Does the government understand our challenges? 

In this article Robert Candy, Scaffolding Association CEO, discusses the issues facing construction and the support offered by government…

The past year has been yet another challenging one for scaffolding and access businesses and indeed the wider construction sector, but in some respects, there has been an incredible amount of progress that we can all be thankful for.

Whilst the pandemic is far from over, we’ve been fortunate that the UK’s roll-out of its COVID vaccination programme has been one of the most successful in the world and as a result, most of us have been able to resume a degree of normality in our personal and professional lives. 

That said, most of the construction sector and the many trades that support it, never stopped, even during the height of the pandemic.

However, the global impact has had significant ramifications on manufacturing, supply chains and the availability of labour and it is these consequential issues, exacerbated by the UK leaving the European Union, that have and continue to hurt our industry the most.

At the time of writing, the latest construction output statistics from the Office for National Statistics (ONS) indicate how severe this situation has become, and demonstrate the freighting scale of the impact that reduced manufacturing and rising shipping and transport costs are having on the construction industry.

Look no further than the astronomical year-on-year increases for vital materials including plywood (78.4%), fabricated structural steel (74.8%), and sawn or planed wood (74.0%). These levels of increases are clearly unsustainable.

The autumn budget delivered by the Chancellor on 27th October was an opportunity to support the construction industry and on the face of it there were some positives. £24bn was allocated to National Highways for the years 2020-21 and 2024-25 for building and improving England’s strategic roads, plus a further £7.6bn for routine maintenance and 50+ local road upgrades.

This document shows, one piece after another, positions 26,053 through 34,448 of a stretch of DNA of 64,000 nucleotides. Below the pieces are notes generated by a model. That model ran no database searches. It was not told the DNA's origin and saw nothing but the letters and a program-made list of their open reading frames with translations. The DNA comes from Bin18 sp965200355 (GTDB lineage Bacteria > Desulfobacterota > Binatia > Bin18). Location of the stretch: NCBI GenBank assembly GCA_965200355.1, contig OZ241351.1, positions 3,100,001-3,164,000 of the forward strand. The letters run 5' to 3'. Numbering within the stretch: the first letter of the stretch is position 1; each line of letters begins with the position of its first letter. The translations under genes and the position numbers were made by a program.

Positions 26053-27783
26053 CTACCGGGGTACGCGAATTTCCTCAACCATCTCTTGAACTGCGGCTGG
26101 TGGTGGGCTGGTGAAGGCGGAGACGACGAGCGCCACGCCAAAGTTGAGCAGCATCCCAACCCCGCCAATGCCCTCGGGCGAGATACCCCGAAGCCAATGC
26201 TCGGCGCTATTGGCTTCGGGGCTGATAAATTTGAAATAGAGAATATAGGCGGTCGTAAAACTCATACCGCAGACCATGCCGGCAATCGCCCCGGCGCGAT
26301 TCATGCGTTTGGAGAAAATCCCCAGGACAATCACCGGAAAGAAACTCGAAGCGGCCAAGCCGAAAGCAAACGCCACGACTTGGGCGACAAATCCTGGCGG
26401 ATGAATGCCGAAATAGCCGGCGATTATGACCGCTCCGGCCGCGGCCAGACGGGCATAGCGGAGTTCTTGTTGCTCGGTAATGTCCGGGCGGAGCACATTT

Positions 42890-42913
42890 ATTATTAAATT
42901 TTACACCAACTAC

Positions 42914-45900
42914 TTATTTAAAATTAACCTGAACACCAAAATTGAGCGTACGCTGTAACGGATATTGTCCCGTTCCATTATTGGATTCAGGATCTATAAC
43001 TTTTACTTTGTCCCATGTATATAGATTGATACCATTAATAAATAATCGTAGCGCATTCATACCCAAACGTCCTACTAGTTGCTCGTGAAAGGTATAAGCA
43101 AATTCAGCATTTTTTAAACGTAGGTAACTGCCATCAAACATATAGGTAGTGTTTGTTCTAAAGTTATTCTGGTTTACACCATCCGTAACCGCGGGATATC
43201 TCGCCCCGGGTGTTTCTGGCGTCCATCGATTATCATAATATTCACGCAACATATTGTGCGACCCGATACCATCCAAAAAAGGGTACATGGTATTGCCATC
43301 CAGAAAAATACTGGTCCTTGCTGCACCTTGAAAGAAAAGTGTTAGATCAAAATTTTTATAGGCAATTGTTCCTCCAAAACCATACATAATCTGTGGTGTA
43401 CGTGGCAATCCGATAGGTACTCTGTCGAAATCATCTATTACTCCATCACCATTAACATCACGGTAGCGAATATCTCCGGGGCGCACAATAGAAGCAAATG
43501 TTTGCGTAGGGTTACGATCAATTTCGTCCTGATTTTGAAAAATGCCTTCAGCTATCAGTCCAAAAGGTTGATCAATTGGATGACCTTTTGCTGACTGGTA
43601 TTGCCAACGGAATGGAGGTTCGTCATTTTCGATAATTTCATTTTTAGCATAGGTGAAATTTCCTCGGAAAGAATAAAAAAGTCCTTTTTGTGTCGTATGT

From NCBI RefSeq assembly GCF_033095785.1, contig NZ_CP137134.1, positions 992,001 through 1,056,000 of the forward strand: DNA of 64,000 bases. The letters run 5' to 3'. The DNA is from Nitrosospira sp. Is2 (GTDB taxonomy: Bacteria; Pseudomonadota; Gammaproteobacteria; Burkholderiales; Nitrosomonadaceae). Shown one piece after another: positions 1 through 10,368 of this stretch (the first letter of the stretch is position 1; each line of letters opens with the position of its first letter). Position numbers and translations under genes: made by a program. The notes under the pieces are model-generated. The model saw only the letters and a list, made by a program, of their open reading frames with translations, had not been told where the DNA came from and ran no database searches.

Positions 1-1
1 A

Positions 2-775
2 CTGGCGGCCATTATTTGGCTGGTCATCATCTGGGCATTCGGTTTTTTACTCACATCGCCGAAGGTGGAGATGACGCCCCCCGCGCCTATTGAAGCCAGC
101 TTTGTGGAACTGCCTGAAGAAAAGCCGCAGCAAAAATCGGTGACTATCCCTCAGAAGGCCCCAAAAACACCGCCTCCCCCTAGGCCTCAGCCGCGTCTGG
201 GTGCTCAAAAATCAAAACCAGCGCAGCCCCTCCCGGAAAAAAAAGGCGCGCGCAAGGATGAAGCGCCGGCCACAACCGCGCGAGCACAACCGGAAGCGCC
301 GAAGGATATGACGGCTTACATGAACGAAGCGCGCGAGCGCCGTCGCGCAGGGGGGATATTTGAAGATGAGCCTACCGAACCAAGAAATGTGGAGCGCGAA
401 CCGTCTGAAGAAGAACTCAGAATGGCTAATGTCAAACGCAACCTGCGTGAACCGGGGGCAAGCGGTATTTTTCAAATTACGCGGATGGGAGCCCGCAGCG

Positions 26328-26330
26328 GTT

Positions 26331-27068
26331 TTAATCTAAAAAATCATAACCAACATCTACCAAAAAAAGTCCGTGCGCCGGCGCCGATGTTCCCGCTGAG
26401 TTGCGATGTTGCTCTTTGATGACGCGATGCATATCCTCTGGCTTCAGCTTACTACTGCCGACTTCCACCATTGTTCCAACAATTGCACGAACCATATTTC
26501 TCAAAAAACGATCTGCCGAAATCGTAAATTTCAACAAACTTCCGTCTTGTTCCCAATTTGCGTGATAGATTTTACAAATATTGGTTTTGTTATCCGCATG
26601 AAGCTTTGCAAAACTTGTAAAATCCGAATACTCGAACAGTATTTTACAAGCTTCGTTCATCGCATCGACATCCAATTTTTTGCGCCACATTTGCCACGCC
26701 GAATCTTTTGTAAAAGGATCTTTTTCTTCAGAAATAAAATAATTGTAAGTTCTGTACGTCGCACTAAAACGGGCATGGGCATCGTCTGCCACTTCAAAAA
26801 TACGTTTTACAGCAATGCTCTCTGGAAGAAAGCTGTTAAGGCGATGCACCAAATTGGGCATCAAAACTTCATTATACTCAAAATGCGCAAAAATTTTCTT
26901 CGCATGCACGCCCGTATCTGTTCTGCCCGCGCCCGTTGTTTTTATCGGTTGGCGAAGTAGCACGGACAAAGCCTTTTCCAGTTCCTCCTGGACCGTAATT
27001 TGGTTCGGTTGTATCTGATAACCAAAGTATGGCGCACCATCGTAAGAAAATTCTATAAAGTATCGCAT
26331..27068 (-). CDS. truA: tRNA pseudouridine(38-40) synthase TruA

An additional £1.8bn was allocated to housing supply, on top of the £10bn already earmarked for the next five-year period which includes £300m that will be distributed to local authorities and mayors to unlock brownfield sites for housing, and £1.5bn to regenerate underused land and build infrastructure to unlock another 160,000 homes.

A new investment relief will be introduced to encourage businesses to adopt green technologies like solar panels and a new ‘business rates improvement relief’ will allow businesses to make property improvements and pay no extra business rates in the first year.

This is all great news for construction trades but without wanting to be pessimistic, the government must do more to help the sector address its immediate challenges. Unless we can collectively stabilise the rising costs of materials and make significant progress in training and recruiting the 200,000+ new workers that the industry estimates it will need in the next 5-years, it won’t matter how much work is on offer – we simply won’t be able to meet demand.

Not to mention the renewed focus on net-zero that we can no longer ignore. The construction industry has the highest proportion of SME businesses of any sector – it is these that will need most support and the government must help them with the provision of practical guidance and tools to get them on their way to net zero.

I have no doubt that the forthcoming year will be as equally if not more challenging than the current one as we face into these headwinds and uncertain times together.

Robert Candy


This article was originally published in AccessPoint Magazine, if you would like to receive future editions of the magazine for free you can join the mailing list here:

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